But I don't have to look back those many years to find examples of offense. I just need to look into the mirror and realize that it is hard to give things up that hurt me. It is easier to lay down in the softness of feeling like I am right, justified in my lack of forgiveness. But that softness soon turns to spikes as we realize the true consequences for staying "offended."

  • loss of relationship with that person
  • lack of honesty with God 
  • negative outlook
  • lack of thankfulness
  • a continuing of my brokenness
  • a broken unity
  • letting sin get a foothold
  • losing our capacity to love
  • unforgiveness given free reign

I encourage us all to examine our hearts and ask God to help us choose to stop taking offense. If there is a specific situation, He will help us resolve it quickly and quietly, so we can bring honor to him and be able to move on in freedom.





Opening the Door Again

Recipes, Word of the YearDeane Watters1 Comment

Throughout our marriage, my husband and I have been pretty hospitable people. In our thirty-eight years, we have hosted three high school exchange students and two college students, each living with us for nine to ten months. These lovely individuals have been a rich addition to the color and depth of our lives and our awareness and appreciation of the bigger world has been expanded as a result. We care deeply for our past students (now adults) and continue to be in touch with them in a variety of ways.

I love to cook and bake. So having people over for a meal has been another part of our bent toward hospitality. We have often hosted our small group from church on Sunday afternoons. Every Christmas we have hosted a big meal that can stir up enough memories to fill the whole house. There have been showers and parties and meetings and end of the year school gatherings throughout the years and week-end guests for us to serve and enjoy.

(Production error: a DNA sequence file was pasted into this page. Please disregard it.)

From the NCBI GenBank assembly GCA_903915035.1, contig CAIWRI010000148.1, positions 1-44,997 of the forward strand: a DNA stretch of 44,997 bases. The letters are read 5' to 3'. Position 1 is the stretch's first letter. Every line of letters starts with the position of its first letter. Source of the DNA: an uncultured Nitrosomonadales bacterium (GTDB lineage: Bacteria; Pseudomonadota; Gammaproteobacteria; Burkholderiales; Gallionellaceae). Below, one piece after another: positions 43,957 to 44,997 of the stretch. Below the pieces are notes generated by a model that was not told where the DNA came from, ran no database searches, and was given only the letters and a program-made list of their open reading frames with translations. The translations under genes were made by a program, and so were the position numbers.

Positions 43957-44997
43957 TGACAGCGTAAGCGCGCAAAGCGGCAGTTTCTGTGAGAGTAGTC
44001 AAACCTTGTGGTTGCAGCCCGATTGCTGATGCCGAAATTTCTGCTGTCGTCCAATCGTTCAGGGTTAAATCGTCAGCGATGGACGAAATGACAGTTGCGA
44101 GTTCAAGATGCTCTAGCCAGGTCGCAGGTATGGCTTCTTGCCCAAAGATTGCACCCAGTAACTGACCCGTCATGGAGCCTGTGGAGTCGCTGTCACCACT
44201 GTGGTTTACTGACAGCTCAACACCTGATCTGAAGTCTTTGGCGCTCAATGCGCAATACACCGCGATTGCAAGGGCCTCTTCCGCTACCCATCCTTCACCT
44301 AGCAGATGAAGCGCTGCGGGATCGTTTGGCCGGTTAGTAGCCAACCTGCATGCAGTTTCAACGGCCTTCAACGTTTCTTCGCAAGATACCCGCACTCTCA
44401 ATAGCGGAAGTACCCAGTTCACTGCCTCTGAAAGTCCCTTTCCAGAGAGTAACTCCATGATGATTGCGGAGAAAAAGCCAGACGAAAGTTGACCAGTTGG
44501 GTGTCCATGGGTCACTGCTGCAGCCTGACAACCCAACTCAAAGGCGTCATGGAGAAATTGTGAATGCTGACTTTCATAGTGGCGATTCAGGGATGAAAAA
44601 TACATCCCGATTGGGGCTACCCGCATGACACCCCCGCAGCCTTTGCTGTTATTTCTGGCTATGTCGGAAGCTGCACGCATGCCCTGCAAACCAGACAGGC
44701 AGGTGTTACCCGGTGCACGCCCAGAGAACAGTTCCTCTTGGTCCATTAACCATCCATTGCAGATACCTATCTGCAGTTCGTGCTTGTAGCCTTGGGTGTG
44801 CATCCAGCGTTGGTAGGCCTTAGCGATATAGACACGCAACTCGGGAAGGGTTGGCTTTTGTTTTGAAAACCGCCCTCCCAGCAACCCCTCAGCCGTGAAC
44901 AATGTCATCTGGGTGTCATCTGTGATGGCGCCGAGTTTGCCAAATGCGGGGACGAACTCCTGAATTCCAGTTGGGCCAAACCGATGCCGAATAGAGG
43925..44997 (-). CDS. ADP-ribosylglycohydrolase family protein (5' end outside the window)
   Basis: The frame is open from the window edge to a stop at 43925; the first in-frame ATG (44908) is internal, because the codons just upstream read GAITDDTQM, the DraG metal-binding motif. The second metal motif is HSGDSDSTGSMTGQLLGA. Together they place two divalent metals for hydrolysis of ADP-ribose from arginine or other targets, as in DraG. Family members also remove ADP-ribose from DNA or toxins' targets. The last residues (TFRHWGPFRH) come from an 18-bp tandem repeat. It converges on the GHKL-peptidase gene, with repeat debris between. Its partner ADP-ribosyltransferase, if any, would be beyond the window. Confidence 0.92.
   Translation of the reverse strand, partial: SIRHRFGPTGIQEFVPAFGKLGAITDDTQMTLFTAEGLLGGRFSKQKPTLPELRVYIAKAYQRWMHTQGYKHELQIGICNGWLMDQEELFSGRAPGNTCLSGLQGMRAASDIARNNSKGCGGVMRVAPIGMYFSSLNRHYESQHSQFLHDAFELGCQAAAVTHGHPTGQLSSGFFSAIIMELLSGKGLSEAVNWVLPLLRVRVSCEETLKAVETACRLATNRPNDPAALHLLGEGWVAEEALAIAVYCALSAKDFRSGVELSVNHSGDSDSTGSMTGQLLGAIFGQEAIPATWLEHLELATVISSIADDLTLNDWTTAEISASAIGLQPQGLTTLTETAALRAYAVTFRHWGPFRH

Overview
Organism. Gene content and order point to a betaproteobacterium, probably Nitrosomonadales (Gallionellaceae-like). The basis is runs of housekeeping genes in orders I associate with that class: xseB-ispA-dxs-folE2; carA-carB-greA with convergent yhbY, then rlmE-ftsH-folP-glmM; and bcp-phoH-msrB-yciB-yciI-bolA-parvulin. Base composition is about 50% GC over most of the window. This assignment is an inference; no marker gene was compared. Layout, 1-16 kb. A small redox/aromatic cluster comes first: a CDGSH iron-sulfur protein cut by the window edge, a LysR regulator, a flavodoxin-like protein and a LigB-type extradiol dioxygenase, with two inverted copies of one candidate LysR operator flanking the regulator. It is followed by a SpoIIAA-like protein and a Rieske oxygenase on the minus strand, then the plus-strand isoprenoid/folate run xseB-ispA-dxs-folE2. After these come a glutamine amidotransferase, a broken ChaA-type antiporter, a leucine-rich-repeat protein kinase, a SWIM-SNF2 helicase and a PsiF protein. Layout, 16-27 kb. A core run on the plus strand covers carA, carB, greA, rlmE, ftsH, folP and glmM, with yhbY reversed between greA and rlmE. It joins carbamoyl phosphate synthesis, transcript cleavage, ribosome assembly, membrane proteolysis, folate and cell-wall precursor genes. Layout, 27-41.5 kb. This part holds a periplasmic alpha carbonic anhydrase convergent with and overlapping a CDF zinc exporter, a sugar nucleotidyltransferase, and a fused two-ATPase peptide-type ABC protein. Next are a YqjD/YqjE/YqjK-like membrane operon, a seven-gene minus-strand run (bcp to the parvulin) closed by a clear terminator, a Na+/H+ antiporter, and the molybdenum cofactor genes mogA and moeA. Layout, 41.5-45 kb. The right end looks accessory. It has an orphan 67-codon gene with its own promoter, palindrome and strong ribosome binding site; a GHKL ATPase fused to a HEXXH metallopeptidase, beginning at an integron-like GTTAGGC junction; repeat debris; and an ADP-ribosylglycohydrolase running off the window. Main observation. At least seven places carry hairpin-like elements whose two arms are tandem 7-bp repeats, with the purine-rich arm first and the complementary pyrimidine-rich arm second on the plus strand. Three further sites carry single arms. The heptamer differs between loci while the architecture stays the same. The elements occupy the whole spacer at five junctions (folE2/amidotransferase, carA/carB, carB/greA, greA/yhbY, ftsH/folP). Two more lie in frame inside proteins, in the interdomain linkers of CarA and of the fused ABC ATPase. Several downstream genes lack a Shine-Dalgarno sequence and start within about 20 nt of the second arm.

The past several years, though, we feel like we have done less asking, less inviting. People are busy. With families growing and grandchildren coming along there just isn’t as much time or energy to put into having people over. 

But I miss good conversation around the table. Not just any go-where-it-will chit chat. I mean rich connecting discussions that leave you with plenty to think about the next day. I absolutely love this kind of give and take. And yet, I find that not everyone wants to engage in this way. Or they don’t quite know how. Or perhaps it is becoming a lost art. There is definitely an intentional skill to being curious, asking good questions, listening and offering your own thoughts and ideas back.

Shauna Niequist writes it beautifully in Bread and Wine,  “What’s becoming clearer and clearer to me is that the most sacred moments, the ones in which I feel God’s presence most profoundly, when I feel the goodness of the world most arrestingly, takes place at the table.”

Shauna is more eloquent than I but I agree that time around the table is where God enables great relationships get their start and where they continue to grow, for those who are willing to give of themselves in such a way.

Shauna goes on to write, ”It’s not, actually, strictly, about food for me. It’s about what happens when we come together, slow down, open our homes, look into one another’s faces, listen to one another’s stories.”

I agree with her because as much as I love to cook food and feed it to people, the conversation is worth so much more. Food is just the way to get people to the table so this kind of exchange can take place.



This year my word is OPEN THE DOOR. I explained here in a past post what that means to me spiritually. Today I share what else it means to me. It means coming back to inviting and opening the door of our house to people we want to get to know better. To offer ways to deepen relationships through the telling of stories and laughing together. To not staying too busy to host a gathering in our living room just for fun. To taking some risks and seeing if there are others wanting such fellowship.